“Obviously skiing and snowboarding are lower-body intensive sports…. Do anaerobic exercises to strengthen your muscles – lunges, box jumps, squats…. Cardio and stretching are really important as well; any kind of yoga classes or stretching classes really set people up for success.”
Getting in shape is also a safety issue, said Charles Katz, a physician who relocated his family and his practice from Houston to Salt Lake City, Utah, after falling in love with the lifestyle. Now he patrols the slopes of Brighton Ski Resort on snowboard as a volunteer ski patrol member. “The stronger you are the more you’ll prevent injuries. At the last of day if you’re exhausted you don’t have the strength to avoid that collision.”
Layering is key to comfort on the slopes: thermal underwear under ski pants, layered tops and fleeces and jackets – and now there are even electric gloves and socks.
“Thin wool ski socks are better because you can feel your feet better in your boots – and your boots are the most important part of your gear, since you steer with your feet and your ankles and your lower part of your legs,” said Kathy.
Don’t fret if you don’t find what you want in Houston, advised Colleen. Competition keeps prices down at the resort shops, she said, and the selection is much better. The Mafriges, who ski at Deer Valley in Park City, Utah, agree. And The Buzz Magazines editor Joni Hoffman says it’s the same in Telluride, where she found her super-warm Hestra gloves on sale for 20 percent less than what she’d paid in Houston.
Colleen recommends arriving as early as possible the day before, doing your shopping and getting fitted for rental equipment so you can hit the slopes first thing in the morning.
For skiers and snowboarders alike, helmets are a must – and for those who haven’t been on the slopes for a long time, it may come as a surprise.
“Novice skiers or snowboarders might think that by wearing helmets they are being singled out as beginners, but in reality everyone wears them,” said Haley Berkman, who’s been skiing since she was 5. “Helmets are very sleek and come in lots of different colors; some even have speakers so you can rock out to music on the mountain!”
Houston businessman Michael Plank and wife Susan, who have made Christmas in Telluride a family tradition for a decade now, recommend taking advantage of some of the extras – for example, Black Tie Ski Rentals, which will come to your home and even up to the mountain to help you make adjustments or swap out your gear; and Boot Doctors, which offers the best high-end custom-fitted equipment. They will also meet you out on the mountain and allow you to ski for awhile and then trade the skis out a few hours later – with rental fees are applied toward the purchase cost.
Getting up to speed
Without exception, all of our veterans recommended skiing school and/or lessons for beginners, even if you feel you’d like to teach your friends and loved ones yourself.
“When you hand your child over to the ski school, you do your best to turn your back and walk away and leave and not interfere with that process,” said Charles Katz. “When the kids were in school, we’d meet them for lunch and find out how their first part of the day was, then leave again – at the end of the day, we’d do a run together down the mountain. It was good for them, and it was good for us.”
Noah Sheedy emphasized that this rule is important not only for children, but for beginners of all ages.
“Don’t let your girlfriend or boyfriend or wife or husband teach you – that never works out,” he advised. “Seldom do our significant others have enough patience to teach us… and typically it doesn’t end very well.”
Snowboarding vs. skiing
Since Susan Finnegan made the switch to snowboarding, she’s never gone back. “It’s a lot cooler, let’s face it. People see the snowboard going down the mountain and it looks so effortless – skiing is a beautiful sport, don’t get me wrong; it’s just not as cool as snowboarding.”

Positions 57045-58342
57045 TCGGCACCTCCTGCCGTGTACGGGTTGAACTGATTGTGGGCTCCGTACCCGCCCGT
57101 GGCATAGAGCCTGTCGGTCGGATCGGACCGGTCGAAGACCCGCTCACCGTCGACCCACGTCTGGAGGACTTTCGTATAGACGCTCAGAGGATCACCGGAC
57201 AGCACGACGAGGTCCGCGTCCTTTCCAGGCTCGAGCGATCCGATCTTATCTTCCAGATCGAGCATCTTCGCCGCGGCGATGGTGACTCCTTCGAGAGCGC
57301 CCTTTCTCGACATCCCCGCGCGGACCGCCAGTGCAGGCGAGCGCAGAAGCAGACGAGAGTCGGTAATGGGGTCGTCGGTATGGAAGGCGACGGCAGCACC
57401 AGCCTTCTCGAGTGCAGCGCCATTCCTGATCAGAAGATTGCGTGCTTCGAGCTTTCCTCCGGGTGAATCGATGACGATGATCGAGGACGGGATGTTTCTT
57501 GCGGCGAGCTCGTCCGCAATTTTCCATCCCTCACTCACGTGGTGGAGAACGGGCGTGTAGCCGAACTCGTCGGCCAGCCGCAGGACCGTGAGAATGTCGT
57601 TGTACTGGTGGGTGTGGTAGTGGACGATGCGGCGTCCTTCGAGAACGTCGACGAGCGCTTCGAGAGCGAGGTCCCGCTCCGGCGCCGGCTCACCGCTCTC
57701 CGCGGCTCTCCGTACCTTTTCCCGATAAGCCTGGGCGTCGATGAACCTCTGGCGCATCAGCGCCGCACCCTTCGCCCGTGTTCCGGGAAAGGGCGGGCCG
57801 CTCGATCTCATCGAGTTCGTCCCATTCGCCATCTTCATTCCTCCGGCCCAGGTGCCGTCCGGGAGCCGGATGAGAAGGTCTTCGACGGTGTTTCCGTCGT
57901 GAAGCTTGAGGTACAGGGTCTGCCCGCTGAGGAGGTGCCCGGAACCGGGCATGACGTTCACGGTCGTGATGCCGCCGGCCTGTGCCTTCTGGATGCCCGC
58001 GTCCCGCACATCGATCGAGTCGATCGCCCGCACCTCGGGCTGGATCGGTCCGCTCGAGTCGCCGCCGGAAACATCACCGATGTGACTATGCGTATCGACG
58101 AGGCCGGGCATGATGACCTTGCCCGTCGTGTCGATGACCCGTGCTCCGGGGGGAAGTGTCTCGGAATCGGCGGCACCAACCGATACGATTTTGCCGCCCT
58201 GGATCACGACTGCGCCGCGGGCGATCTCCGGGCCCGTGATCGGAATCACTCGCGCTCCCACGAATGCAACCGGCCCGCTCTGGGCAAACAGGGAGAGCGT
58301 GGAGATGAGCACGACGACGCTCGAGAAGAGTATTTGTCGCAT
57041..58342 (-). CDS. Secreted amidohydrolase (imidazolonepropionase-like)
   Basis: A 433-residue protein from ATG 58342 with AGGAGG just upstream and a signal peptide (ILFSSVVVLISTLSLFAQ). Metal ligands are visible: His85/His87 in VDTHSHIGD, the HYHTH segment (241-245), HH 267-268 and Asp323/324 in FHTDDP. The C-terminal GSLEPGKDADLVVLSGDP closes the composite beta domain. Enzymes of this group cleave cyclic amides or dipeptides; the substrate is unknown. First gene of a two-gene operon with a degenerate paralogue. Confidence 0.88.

Now that she’s mastered it, she feels more graceful on a board. “It’s easier to get around, the gear’s more fun… the clothing, shoes, the boots are just more comfortable. You don’t have to lug skis and poles. You can sit at lunch with your snowboard boots on and you’re comfortable.”
Michael Plank says the learning curve for snowboarders is steep and can be dangerous, so you’d better be prepared to break something. His daughter Kendall broke her wrist the first time she snowboarded. After talking with other families, he found that this is “very, very common.”
“If somebody chooses to go down that path… you absolutely better have a damn good helmet and wrist guards, and the wrist guards must be tight,” he warned. Kendall had been uncomfortable and loosened hers, so they didn’t protect her when she took a spill. “Also it wouldn’t hurt to get a pair of padded sliding pants, because your rear end is going to take a beating.”
As a doctor, and also a skilled snowboarder and skier, Charles Katz says the danger level is about the same; it’s just that with snowboarding, you’re more likely to get a broken wrist, while for skiers, it’s more likely to be a knee injury. Snowboarding got a reputation for being dangerous at a time when a lot of young and reckless people were getting started; since then, the sport has matured.
The big difference is that snowboarding has a much steeper learning curve – as the Finnegans learned, it typically takes three days of really hard knocks to get the hang of it. Skiing on the other hand is a skill that can be acquired more gradually, but it takes a lifetime to perfect.
As far as personal preference, Charles goes back and forth, depending on whom he’s with. “Whereas some people think of them as rival sports, really they are complementary; they’re just two different ways of enjoying the snow.”
Ten years ago, he said, most young people were transitioning over to snowboarding as that was seen as the cooler, hipper sport – “that’s what most young people wanted to be doing,” he said. That’s changing, however. “Now ski technology has changed and you can get bidirectional, twin tip skis; you can go frontwards and backwards; and you can get wider skis that allow you to ride powder – the features that simulate all the kinds of tricks that were being done by snowboarders. That ‘wow’ factor and coolness is available in either discipline.”
Check out specific recommendations from these Buzz families on dining, après-ski and alternative activities.